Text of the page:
This book took me by surprise. It reads like a fairy tale. I didn’t want it to end. It is a book I will listen to again. Plus I love Stephan King’s narration. It makes me want to read the Black Tower series
  • (5/5)
    Loved the book, but hated Stephen King's narration. He should stick to writing--he is not a great narrator.
  • (4/5)
    It's good, but veeeeeery long! Keep reading! and listening)!? I like It!
  • (5/5)
    Let the book hangover begin. Where do I go from here? After finishing The Dark Tower series I will be missing the friends I made along the way. One thing is for sure, though. This book of the series has me even more excited for the release of Fairy Tale!
  • (3/5)
    Really cool stories. They really took me away from this crazy pandemic and I was able to relax , be excited, relieved, happy and sad a bit. Nothing special but also totally worth the time.
  • (3/5)
    The Wind Through the Keyhole was a bit of a disappointment to me, felt more like someone trying to capitalize on the series name than an addition to the story. Basically just a fairytale set within the Dark Tower universe.
  • (5/5)
    I followed along with the book. I'm glad Mr. King read this for us because I could understand it much better (the dialect).
  • (3/5)
    This is a good book that acts to fill-in more of Roland’s world and story, than to advance his and his Ka-tet’s journey to the Datk Tower.
  • (5/5)
    I absolutely love this book, but King's reading is terrible- PLEASE get a good cast togther to do an epic reading- it's begging for it
  • (4/5)
    This book just makes me want more Dark Tower stories whether it's the adult Roland or the younger one.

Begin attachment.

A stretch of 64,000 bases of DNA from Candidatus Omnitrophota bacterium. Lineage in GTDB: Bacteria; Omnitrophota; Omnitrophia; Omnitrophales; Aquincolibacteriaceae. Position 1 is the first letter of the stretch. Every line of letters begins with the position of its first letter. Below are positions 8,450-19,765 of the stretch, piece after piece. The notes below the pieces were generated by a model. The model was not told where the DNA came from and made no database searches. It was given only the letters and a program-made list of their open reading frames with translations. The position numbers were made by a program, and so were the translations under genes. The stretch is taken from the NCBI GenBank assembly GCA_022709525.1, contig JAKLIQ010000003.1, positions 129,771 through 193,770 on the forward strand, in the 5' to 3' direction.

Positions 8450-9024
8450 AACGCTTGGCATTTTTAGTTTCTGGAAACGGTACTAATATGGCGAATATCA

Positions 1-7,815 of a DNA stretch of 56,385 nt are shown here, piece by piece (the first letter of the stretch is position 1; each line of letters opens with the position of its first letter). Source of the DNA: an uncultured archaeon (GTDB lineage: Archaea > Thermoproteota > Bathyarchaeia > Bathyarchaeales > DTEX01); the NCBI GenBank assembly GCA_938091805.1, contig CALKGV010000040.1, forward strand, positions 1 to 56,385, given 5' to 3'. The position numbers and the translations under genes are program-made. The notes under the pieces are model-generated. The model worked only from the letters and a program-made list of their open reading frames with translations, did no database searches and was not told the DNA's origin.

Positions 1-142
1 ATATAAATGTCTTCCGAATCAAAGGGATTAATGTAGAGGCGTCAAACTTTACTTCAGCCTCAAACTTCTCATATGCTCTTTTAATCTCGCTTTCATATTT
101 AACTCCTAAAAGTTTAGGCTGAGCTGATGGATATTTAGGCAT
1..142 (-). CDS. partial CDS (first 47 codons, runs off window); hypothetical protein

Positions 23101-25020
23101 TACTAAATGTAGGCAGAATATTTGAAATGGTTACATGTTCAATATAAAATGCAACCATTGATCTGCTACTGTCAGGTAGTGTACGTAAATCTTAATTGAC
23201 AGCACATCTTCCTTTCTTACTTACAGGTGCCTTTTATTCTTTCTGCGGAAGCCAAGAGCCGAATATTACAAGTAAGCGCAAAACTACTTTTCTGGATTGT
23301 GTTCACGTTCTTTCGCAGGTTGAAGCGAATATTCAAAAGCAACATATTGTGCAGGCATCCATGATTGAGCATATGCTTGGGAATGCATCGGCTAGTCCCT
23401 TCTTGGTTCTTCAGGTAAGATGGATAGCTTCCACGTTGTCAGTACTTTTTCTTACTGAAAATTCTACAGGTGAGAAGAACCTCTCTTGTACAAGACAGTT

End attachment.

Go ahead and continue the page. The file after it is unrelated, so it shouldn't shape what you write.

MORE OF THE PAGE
• (4/5)
    This book contained the short story, "The Wind Through the Keyhole," inside the short story, "The Skin-Man," that was in turn, inside the short story that I call, "Starkblask (Dark Tower 4.5)." I would give "The Wind Through the Keyhole" a strong four almost five stars. The other two were three star material. I was surprised who was responsible for the crimes in "The Skin-man." I thought someone else did it. I would very much like a book set in the universe when the North Central Positronics LTD is fully operational, and the Guardians of the Beam (bat, lion, bear, horse, rat, wolf, rabbit, eagle, turtle, dog, fish, and elephant) are doing whatever they are doing.
  • (4/5)
    Loved it! Finished up the series in a couple months last year, and was saving this one as a treat, knowing there wouldn't be anything left afterwards. It was worth the wait, as it was a wonderful story.The biggest disadvantage is that (as the review before this one points out) it's a story within a story within a story. The main framing device has the ka-tet, and the secondary story only has Roland. "The Wind Through the Keyhole," the story young Roland tells to child in the story old Roland tells, doesn't have any of the main characters in it. But it's still a wonderful story. And I did enjoy the little peek into the law-keeping business of young Roland, and even what the man in black was sometimes up to long ago.More shocking to me was that Merlyn shows up in it. I had finished "The Once and Future King" just before this book, and had forgotten about the Arthur Eld connection in this series.Great stuff, though I am sad there isn't any more Dark Tower now.
  • (5/5)